Exam Board – AQA
Qualification – A Level 7712
Entry requirements – GCSE grade 5 in English language and grade 5 in English literature
‘English literature A’s historicist approach to the study of literature rests upon reading texts within a shared context. Working from the belief that no text exists in isolation but is the product of the time in which it was produced, English literature A encourages students to explore the relationships that exist between texts and the contexts within which they are written, received and understood.’
“I loved being able to read the classics that I’d always heard about. I get swept away to different places and different times in history. It doesn’t feel as though this is work – it’s enjoyment. I love being able to sit around and talk about books. They’re not lessons – it’s like being at a book club.”
In year one, under the theme ‘love through the ages’, students are able to study and analyse a variety of unseen extracts, from an assortment of novels and from different historical periods. Two classic novels are studied at greater depth and compared – at least one pre-1900 text will be included to ensure historical coverage. All genres of literature will be covered, including one Shakespeare play and a collection of classic poetry.
In year two, the revised subject content continues to keep a strong focus on advanced literary studies and the reading of major literary genres through the historicist’s lens. The content studied in year one will be developed and reviewed, so as to meet the demands of A Level questions. Students also have the challenge of completing a non-exam assessment, an independent critical study based on novels – of their choice – across time.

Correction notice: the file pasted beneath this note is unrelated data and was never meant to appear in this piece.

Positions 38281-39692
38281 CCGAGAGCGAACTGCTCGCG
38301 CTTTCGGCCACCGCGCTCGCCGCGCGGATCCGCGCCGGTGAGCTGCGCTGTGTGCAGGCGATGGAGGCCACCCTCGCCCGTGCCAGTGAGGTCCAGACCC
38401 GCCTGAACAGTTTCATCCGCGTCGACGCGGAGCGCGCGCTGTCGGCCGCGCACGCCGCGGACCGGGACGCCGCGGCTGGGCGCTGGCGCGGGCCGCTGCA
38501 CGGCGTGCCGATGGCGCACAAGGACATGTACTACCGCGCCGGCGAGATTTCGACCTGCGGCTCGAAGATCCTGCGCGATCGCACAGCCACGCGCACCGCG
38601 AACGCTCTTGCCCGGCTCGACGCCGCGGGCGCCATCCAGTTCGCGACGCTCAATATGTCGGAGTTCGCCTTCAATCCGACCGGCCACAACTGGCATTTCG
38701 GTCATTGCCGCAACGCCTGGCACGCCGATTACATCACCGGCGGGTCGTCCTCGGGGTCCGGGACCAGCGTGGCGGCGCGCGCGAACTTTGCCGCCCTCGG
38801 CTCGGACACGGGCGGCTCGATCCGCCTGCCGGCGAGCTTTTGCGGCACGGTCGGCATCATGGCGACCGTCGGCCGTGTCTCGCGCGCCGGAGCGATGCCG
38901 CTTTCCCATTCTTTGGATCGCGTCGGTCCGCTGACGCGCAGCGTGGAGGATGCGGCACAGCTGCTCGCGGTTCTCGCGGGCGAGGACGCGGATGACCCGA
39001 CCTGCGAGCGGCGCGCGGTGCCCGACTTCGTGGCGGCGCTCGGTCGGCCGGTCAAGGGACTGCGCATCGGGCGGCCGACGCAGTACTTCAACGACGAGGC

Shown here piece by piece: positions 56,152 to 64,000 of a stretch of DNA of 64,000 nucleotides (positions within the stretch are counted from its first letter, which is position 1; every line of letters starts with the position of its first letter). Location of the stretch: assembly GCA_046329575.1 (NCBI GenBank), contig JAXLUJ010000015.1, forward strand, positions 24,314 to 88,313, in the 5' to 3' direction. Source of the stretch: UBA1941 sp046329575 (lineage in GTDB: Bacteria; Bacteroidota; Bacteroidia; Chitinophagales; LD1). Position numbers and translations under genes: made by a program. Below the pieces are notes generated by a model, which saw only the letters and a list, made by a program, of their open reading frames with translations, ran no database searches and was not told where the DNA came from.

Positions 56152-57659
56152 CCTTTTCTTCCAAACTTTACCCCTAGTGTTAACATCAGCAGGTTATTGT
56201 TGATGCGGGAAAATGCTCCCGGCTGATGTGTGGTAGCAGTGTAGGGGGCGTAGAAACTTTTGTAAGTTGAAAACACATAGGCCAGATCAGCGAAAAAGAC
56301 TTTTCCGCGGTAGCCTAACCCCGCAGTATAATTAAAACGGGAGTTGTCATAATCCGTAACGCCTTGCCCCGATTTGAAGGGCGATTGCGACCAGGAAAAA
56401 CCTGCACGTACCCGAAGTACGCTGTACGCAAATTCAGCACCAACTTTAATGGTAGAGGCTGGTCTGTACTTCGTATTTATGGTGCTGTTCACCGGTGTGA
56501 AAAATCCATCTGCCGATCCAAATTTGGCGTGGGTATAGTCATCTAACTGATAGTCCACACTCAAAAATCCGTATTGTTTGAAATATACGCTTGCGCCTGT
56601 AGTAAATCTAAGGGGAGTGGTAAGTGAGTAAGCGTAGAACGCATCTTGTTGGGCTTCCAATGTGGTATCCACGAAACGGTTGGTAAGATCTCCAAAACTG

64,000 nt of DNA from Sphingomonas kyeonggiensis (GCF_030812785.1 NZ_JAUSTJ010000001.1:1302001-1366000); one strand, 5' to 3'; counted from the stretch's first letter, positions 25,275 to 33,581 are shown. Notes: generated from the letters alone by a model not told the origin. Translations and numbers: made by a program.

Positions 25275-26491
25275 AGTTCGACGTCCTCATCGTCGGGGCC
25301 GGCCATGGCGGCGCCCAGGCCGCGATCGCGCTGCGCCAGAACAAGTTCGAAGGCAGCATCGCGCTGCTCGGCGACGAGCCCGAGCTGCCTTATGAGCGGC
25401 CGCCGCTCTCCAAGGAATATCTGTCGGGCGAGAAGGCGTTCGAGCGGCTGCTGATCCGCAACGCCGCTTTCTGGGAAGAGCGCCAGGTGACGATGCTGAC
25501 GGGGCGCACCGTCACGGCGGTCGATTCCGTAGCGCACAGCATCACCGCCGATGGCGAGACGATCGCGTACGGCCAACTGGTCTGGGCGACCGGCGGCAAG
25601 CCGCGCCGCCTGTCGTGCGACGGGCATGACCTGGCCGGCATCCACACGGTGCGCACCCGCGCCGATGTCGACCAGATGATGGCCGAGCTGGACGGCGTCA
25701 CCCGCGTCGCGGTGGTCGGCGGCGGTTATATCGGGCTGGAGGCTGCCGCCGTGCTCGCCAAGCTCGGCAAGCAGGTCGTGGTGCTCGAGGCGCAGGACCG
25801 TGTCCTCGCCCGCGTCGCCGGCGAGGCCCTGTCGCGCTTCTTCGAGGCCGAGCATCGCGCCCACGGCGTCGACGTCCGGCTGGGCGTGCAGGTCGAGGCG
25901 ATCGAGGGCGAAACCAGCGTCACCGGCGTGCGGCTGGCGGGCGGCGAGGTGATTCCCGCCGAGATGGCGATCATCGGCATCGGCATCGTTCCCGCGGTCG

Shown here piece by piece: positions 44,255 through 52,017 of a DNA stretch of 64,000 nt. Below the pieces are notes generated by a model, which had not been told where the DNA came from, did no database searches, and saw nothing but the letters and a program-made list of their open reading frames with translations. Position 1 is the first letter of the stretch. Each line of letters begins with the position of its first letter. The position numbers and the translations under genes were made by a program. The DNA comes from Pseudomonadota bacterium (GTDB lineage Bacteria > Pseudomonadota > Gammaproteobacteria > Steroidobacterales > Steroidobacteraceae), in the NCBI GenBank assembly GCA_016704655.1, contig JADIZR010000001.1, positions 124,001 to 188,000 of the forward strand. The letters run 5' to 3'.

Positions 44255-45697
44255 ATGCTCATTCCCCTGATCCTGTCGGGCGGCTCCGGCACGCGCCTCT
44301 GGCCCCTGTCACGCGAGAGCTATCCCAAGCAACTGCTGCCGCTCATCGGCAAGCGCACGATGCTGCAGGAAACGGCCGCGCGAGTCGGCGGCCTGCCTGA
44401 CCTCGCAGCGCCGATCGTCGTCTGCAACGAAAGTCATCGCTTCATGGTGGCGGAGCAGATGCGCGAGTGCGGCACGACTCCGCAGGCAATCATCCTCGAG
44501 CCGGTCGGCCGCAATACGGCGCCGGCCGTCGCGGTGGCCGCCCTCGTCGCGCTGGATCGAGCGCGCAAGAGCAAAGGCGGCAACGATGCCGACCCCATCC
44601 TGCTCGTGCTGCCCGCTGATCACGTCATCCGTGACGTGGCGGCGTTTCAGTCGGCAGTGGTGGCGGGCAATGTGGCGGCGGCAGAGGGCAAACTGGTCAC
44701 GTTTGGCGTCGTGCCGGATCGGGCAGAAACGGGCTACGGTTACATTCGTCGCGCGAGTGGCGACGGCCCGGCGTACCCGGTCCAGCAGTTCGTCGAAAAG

Students are then able to look at historical periods in more detail, studying texts with the shared context of WW1 and its aftermath. This covers the study of novels, plays and poetry and also includes unseen extracts from a multitude of Great War literature. This will make sure students have a good historical coverage which was requested by higher education representatives.
What doors does this open up for me?
The skills of analysis, perception and communication you develop during this course are important in many fields of employment and are highly regarded by all institutions of higher education. Law, teaching, journalism, media, advertising, librarianship, literary agent, publishing or jobs in the arts sector are some examples of future careers.